Most of them had come to see runs from Sourav Ganguly's blade. They had filled the Eden Gardens Saturday to see him lead Pune Warriors India to a victory over the Kolkata Knight Riders, which had dumped him as a player a year back, in their crucial Indian Premier League (IPL) clash.
But they were left with mixed feelings. The left-hander played a useful knock but his side finished on the losing end in a thriller.
Ganguly overcame initial jitters to post 36 off 35 balls and was involved in a 73-run stand with Angelo Mathews (35 off 27 balls) after the Warriors seemed to be tottering at 55/5 in reply to the Knight Riders' 150/5.
Just when it seemed that Ganguly and Mathews would carry their team to a spectacular win, egged on by the crowd, the 'Prince of Kolkata' holed out to Iqbal Abdulla off Rajat Bhatia, taking the fizz out of the run chase.
While Ganguly's substantial number of fans at the stadium fell silent, the Kolkata Knight Riders' flags were out in large numbers.
From then on, the game turned the Knight Riders' way as the Warriors lost wickets at regular intervals and the asking rate continued to climb up, In the end, the Warriors fell seven short of the rival's total.
In the afternoon, the stands inside the stadium looked bright with a sea of team Pune supporters dressed in their blue jersey and roars of 'Dada' (as Sourav Ganguly is fondly called) could be heard aloud.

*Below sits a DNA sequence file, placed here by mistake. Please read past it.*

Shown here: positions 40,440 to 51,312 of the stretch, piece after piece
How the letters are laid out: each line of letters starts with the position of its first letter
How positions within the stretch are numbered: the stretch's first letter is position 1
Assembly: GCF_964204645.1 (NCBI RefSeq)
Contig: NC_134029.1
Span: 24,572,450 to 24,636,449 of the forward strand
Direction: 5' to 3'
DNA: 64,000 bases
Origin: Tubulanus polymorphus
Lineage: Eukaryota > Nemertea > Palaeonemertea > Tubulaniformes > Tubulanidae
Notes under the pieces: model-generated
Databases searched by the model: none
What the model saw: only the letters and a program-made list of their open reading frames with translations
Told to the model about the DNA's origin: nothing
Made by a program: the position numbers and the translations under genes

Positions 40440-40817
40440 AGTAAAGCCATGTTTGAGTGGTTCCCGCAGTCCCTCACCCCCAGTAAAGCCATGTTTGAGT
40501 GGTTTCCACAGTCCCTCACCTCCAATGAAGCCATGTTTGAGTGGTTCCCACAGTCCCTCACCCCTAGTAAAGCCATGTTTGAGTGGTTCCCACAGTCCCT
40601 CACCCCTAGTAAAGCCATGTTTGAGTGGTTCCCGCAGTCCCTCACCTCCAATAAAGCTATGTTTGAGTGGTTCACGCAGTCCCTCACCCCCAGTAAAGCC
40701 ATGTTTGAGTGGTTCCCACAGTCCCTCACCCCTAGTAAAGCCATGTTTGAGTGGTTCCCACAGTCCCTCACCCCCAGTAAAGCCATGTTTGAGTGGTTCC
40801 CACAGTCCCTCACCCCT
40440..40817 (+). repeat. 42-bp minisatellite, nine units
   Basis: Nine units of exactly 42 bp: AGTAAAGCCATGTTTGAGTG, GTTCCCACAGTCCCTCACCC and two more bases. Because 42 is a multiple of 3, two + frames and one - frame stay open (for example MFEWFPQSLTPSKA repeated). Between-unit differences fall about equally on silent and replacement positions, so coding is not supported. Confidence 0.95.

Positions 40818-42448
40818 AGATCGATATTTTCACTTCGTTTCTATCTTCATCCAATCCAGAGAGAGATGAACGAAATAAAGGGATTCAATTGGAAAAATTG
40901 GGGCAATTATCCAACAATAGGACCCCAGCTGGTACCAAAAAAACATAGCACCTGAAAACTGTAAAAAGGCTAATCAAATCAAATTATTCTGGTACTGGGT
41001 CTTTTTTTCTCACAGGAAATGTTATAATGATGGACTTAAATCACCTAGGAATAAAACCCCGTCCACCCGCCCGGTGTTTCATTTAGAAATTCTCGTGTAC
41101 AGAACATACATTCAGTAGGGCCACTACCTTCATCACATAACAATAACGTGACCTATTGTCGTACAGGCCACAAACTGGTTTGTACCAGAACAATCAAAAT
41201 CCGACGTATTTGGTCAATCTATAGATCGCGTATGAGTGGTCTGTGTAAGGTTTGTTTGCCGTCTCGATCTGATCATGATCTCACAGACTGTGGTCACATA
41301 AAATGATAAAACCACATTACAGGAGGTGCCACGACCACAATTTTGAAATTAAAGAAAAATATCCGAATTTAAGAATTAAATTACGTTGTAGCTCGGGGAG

As their favourite Ganguly walked out to the ground for toss, the stadium erupted in loud roars cheering the player who has given them many a memorable sporting moments.
The Knight Riders played the good hosts. "KKR welcomes Dada back to Eden Gardens", read the display on the giant screen.
With the cracker of an atmosphere at the stadium, Ganguly conceded he was tense.
"To be honest, a bit of nerves, hopefully they will settle down over time," he said during the toss.
Another deafening shout went up when Ganguly's name was announced as the team members' names were read out over the public address system.
All eyes seemed to follow Ganguly on the field during the Knight Riders' innings.
Whenever the ball went to Ganguly in the field there were loud cheers. The decibel increased as Ganguly once dived to stop a hit and then took a catch at mid off.
As the Warriors came to bat, and started losing wickets, there was disappointment among the crowd at Ganguly dropping himself down the batting order.
And when the southpaw walked in, the ovation was spontaneous.
However, Ganguly's initial discomfiture did not go down well with crowd. "May be he should retire and become the coach of Pune," said a young woman sitting at the Club House stand.
But as Ganguly played some good shots the 'Dadamania' came back.
The anti-climax came a little later as Ganguly got out and started his long walk to the pavilion amid a standing ovation from the crowd. Many felt nostalgic realising it could well be the local hero's last big game at his "home" ground.